Bill in Florida Senate could kill red light cameras

click to enlarge Bill in Florida Senate could kill red light cameras
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Unless you run a company that makes red light cameras or are a politician whose coffers somehow benefit from having red light cameras, you probably don't like red light cameras.

Most people find them unnerving, and they may even be unconstitutional.

Those are a few among the myriad reasons State Sen. Daphne Campbell, a Miami Democrat, filed Senate Bill 630, which would outlaw them in Florida.

“In too many communities, including my own, local governments have deployed back-door tax policies such as red-light cameras as money-making ventures,” Campbell said in a press release a spokeswoman for Florida Senate Democrats sent Wednesday. “This isn’t about safety, this is about improving the bottom line, and I intend to continue the fight to stop the profiteering at the expense of my constituents.”

She also cited safety reasons.

When red light cameras were made legal in 2010, the thought was that they'd keep people safer—what with Big Brother watching and the constant threat of a ticket and all, people should quickly fall into line, right?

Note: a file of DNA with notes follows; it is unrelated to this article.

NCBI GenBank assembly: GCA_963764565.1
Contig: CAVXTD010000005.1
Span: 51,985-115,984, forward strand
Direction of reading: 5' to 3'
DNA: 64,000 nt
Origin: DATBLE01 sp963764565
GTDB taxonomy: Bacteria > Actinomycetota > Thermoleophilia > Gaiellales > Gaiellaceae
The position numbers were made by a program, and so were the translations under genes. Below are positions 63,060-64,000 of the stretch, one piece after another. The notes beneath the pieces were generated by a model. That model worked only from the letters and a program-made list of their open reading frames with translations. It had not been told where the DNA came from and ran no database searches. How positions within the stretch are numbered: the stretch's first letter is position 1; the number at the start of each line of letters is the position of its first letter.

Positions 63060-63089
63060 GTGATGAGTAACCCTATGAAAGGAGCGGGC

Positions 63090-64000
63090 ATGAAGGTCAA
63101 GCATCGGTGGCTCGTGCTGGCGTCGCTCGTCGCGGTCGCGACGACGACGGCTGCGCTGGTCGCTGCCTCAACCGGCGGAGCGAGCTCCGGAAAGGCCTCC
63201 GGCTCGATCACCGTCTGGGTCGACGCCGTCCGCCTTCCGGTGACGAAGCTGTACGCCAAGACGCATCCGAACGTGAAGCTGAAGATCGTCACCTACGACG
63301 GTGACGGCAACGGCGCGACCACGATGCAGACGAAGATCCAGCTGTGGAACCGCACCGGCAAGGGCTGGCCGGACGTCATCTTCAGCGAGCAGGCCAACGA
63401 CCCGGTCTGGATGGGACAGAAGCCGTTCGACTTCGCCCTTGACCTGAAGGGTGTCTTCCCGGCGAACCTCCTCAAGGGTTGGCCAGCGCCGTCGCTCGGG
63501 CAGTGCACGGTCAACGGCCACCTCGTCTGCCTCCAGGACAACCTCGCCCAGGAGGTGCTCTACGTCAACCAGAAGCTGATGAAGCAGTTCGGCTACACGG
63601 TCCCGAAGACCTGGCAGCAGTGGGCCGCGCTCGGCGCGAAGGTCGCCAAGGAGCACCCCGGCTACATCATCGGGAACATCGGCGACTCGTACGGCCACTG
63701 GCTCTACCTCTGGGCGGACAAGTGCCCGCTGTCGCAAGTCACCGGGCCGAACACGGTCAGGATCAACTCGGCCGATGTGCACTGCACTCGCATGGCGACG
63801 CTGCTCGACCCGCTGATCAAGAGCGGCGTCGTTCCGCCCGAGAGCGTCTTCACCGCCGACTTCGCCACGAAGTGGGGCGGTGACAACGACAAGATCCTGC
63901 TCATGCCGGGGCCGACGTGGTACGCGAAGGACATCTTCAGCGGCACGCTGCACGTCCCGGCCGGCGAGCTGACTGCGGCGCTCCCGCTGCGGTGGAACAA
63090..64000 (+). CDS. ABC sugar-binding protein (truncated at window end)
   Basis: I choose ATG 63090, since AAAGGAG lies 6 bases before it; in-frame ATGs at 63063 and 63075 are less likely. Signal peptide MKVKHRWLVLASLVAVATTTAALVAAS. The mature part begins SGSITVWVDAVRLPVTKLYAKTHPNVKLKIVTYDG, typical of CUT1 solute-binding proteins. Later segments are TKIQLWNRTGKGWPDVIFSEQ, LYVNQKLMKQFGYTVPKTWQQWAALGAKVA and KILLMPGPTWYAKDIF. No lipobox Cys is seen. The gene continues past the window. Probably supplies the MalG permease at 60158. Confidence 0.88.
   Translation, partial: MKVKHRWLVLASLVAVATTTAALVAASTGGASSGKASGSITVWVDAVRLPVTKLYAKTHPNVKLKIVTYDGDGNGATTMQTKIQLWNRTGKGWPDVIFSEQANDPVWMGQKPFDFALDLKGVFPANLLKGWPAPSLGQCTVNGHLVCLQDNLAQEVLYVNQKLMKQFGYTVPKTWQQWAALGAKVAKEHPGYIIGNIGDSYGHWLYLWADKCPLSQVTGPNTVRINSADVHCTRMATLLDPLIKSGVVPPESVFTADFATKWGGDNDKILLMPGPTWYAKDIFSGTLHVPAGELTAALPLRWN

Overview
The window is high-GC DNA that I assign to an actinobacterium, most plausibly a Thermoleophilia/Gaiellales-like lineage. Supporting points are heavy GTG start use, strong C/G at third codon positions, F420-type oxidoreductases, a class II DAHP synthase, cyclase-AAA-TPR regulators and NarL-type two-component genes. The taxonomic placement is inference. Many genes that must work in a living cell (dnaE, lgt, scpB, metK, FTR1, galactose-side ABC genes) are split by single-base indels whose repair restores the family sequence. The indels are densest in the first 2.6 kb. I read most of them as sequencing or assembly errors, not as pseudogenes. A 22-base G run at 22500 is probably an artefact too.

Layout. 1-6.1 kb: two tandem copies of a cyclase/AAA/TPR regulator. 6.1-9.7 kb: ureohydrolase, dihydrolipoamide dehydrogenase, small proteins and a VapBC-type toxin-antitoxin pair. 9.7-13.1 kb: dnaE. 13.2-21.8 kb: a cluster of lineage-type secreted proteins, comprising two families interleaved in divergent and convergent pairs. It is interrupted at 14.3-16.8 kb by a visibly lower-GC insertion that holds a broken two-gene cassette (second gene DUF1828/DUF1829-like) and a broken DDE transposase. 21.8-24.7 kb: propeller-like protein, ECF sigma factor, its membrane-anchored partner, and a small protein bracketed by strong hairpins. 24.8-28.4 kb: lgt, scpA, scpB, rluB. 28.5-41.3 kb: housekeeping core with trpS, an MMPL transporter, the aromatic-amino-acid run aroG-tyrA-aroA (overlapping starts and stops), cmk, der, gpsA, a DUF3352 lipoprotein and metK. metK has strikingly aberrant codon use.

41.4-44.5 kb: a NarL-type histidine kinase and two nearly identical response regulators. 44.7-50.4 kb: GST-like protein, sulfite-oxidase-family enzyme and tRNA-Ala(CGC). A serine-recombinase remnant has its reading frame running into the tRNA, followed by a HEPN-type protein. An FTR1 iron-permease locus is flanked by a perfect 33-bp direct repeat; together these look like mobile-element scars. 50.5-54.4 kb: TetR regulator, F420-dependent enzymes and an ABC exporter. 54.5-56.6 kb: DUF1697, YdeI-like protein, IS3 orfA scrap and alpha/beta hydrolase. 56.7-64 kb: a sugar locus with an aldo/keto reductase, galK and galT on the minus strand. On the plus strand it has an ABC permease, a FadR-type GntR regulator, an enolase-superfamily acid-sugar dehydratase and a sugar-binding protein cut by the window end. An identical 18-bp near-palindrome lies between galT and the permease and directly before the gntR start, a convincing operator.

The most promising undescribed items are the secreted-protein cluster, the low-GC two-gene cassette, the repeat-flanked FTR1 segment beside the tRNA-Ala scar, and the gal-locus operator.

Nah, it turns out.

Campbell cited statistics that correlate an increase in the number of certain types of accidents and injuries with the advent of red light cameras, including a "15 percent increase in total crashes, 29 percent increase in incapacitating injuries, 17 percent increase in crashes involving non-motorists and a 10 percent increase in rear-end crashes."

Although, the Orlando Sentinel points out, the number of drivers increased in the time since most were installed, as did the volume of drivers on the road who are paying more attention to their phones than their windshields.

And while almost everyone, regardless of political leanings, agrees that red-light cameras are kind of Orwellian and that they are a vestigial Great Recession-era method of filling the revenue void left in the wake of property values melting down, banning them at the state level is still more or less preemption. In other words, a giant screw-you to home rule. Usually, that's a practice reserved for when a lawmaker wants to appease monied interests by barring cities from adopting conscientious policies on guns, the environment, etc.

So it's a mixed bag. 

Locally, Tampa has red light cameras in use, while St. Petersburg used to, but halted their use in 2014.

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